How the coronavirus Sars-CoV-2 originated and where it comes from is one of the open questions of the current pandemic. It only seems clear that the ancestors of this virus once developed in bats. A study is now examining how Sars-CoV-2 is related to the known bat coronaviruses and when it could have split off from its closest relative. Accordingly, this virus separated from other bat viruses in the 1960s. However, its spike protein, which is important for docking with human cells, could be even older – and also present in other bat coronaviruses.

Since the first Covid 19 cases in Wuhan, China, became known, virologists and epidemiologists have been asking how and from which animal the responsible coronavirus has spread to humans. Relatively early after sequencing the genes of Sars-CoV-2, comparisons with coronaviruses isolated from bats suggested that the new pathogen must also have its origin in this group of animals. The most similar virus strain to date is RaTG13, a type of coronavirus isolated for the first time in 2013 from Java horseshoe bat (Rhinolophus affinis) in the Chinese province of Yunnan. “It matches Sars-CoV-2 in approximately 96 percent of the sequences in almost all genomic regions,” Maciej Boni of Pennsylvania State University and his colleagues report. However, the even greater similarity of the spike protein of Sars-CoV-2, which is crucial for the infestation of human cells, with a coronavirus found in pangolines suggested that these pangolins may also be considered as intermediate hosts for the new virus.

Split off from bat relatives in the 1960s

To provide more clarity, Boni and his team examined and compared the RNA sequences and the recombination of the genes of Sars-CoV-2, Sars-CoV, the bat coronaviruses and other virus strains belonging to the subgroup of these so-called sarbecoviruses. In the first step, they searched for passages in the genome that indicate an intensive gene exchange of the virus variants with each other and with other viruses. It was found that the entire subgroup of these corona viruses is strongly characterized by recombination. In the course of their evolution, these viruses must therefore have exchanged parts of their genetic makeup – which can also make it easier to infect new host species. By comparing longer, little-modified sections of RNA, the researchers conclude that Sars-CoV-2 and RaTG13 go back to a common tribal line. From this line, some coronaviruses, also detected in pangolines, branched off as a sister group. According to this, RaTG13 is the closest relative of Sars-CoV-2 and both developed from a reservoir of similar corona viruses, which are still circulating in horseshoe noses.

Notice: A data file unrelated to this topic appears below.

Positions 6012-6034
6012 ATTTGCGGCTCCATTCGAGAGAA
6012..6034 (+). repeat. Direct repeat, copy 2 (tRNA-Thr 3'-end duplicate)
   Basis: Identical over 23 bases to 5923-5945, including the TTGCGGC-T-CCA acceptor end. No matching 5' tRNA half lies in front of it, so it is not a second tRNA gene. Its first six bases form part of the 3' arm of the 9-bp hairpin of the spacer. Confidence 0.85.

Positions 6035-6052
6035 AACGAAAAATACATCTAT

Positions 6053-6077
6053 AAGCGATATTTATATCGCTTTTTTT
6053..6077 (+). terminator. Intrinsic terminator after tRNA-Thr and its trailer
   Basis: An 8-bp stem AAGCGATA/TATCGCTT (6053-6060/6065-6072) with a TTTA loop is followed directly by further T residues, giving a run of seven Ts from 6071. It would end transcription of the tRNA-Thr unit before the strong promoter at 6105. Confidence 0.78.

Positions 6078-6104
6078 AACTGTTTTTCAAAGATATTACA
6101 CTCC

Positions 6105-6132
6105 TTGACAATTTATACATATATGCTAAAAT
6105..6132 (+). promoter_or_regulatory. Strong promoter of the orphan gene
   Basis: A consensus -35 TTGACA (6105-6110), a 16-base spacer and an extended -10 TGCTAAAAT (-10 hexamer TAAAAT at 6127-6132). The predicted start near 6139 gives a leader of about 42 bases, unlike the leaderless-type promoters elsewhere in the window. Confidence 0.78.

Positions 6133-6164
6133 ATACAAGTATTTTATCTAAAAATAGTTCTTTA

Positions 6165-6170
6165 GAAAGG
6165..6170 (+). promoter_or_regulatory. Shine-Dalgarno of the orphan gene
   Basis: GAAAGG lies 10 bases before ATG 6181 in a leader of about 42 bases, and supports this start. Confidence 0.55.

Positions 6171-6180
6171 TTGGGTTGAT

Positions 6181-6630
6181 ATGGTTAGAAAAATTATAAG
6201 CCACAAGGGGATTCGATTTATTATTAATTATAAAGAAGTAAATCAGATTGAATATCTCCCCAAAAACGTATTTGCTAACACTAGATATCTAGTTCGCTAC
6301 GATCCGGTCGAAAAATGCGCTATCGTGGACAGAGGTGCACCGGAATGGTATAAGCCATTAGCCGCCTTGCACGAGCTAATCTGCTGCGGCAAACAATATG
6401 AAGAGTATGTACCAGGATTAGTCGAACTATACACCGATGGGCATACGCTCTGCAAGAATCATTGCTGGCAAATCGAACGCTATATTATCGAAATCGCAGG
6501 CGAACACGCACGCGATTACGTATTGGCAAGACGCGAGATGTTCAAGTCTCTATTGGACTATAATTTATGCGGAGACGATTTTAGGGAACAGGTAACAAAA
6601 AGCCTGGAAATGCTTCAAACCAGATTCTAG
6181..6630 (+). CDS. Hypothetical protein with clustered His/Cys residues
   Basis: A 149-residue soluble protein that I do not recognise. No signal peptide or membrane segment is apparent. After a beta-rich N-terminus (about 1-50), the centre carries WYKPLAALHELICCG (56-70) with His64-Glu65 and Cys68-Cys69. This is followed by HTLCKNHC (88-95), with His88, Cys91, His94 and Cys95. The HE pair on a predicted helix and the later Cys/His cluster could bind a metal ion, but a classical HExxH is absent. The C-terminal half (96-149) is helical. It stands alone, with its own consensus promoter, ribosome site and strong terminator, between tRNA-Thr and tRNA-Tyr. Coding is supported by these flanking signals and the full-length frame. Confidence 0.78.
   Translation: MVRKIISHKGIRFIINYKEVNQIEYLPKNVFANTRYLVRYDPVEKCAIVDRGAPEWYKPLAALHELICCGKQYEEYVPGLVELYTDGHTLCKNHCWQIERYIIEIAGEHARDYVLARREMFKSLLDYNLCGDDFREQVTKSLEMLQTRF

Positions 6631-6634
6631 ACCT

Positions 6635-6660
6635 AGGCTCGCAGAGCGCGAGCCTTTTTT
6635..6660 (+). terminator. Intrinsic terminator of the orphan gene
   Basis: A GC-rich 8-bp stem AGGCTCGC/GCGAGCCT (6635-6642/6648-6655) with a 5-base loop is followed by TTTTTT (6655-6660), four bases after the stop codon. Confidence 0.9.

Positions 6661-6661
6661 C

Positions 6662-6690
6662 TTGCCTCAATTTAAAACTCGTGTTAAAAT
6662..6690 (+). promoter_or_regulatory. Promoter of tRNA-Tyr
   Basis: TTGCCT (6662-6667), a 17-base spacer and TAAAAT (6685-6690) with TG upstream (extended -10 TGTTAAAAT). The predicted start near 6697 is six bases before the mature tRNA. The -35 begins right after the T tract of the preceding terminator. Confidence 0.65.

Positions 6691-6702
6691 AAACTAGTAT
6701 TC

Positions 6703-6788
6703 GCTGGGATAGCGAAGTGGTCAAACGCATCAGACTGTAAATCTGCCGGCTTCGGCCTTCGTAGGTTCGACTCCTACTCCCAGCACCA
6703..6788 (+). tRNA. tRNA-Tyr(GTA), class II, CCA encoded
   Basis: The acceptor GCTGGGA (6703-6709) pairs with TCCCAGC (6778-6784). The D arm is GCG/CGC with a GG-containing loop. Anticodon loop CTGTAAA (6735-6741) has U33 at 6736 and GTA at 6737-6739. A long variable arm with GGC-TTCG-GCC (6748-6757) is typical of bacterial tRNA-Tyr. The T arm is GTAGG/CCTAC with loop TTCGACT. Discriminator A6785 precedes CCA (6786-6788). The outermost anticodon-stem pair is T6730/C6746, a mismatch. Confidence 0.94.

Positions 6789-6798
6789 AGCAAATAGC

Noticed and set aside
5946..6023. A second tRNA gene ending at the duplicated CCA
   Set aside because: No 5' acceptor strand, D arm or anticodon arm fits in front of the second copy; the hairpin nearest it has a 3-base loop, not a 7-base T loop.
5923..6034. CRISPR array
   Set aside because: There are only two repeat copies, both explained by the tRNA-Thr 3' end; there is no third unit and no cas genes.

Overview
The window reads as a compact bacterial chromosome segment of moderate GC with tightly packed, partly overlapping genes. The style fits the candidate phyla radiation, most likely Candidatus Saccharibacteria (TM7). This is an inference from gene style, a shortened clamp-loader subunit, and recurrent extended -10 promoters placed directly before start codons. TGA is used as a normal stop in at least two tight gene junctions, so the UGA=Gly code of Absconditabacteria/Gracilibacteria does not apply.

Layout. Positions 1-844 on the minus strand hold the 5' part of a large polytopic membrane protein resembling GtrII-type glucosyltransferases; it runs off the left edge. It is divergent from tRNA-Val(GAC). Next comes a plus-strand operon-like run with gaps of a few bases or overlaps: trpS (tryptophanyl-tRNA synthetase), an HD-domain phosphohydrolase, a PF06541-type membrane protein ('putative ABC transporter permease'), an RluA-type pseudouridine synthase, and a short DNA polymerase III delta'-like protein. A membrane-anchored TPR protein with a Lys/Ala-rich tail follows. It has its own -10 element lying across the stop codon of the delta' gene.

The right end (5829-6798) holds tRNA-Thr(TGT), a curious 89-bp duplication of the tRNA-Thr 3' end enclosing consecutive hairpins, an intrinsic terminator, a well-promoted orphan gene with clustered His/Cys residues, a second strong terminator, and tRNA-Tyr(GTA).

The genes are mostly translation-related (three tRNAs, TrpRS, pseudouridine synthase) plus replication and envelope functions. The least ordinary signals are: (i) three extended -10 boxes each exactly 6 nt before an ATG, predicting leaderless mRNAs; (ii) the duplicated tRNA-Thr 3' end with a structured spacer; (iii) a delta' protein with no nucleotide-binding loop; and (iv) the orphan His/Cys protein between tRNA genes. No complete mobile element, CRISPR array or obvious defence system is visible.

Boni and his colleagues were able to determine when the ancestors of RaTG13 and Sars-CoV-2 separated from one another by comparing the RNA sequences and drawing conclusions about the likely rate of mutations and recombinations of these viruses. “According to our most conservative approach, the time to split Sars-CoV-2 and RaTG13 is in 1969,” the researchers report. With two other approaches they came to times around 1948 or 1982. The causative agent of the current pandemic could therefore have arisen almost at the same time as the causative agent of the Sars pandemic of 2002/2003. Because Sars-CoV separated from its bat relatives in 1962, as the scientists determined. “The long separation period of 40 to 70 years suggests that there are other, previously unrecognized virus lines in horseshoe bats that have zoonotic potential,” said Boni and his team. Because both pandemic agents apparently only circulated under bats for decades before they then spread to humans.

Spike protein structure no “reinvention”

As part of their comparative studies, the researchers also took a closer look at the spike protein, the most important part of Sars-CoV-2 for changing hosts. Their comparisons showed that the building instructions for this protein are similar to those of the RaTG13 virus, but show an even better agreement with one of the pangolin viruses. “At first glance, this could suggest that Sars-CoV-2 is the recombinant of an ancestor of Pangolin-2019 and the RaTG13 strain,” said Boni and his team. But closer analyzes revealed that the RaTG13 spike protein shows far more evidence of recombinations, especially in its so-called loop region. In contrast, in Sars-CoV-2 and Pangolin-2019, the deviation patterns for spike protein show little evidence of recombination in the tribal line. “This is remarkable because the loop region contains six key structures for the virus to bind to the ACE2 receptor,” the researchers say.

Boni and his colleagues conclude from these results that the spike protein structure found in Sars-CoV-2 is not a “reinvention” of this virus, but is largely original and was already found in the common ancestors of this and other corona viruses of this subgroup. In their opinion, this also suggests that there could be other potentially pandemic coronaviruses in the horseshoe noses. This underlines the need for close monitoring of new outbreaks that are not due to known pathogens.

Those: Maciej Boni (Pennsylvania State University, University Park) et al., Nature Microbiology, doi: 10.1038 / s41564-020-0771-4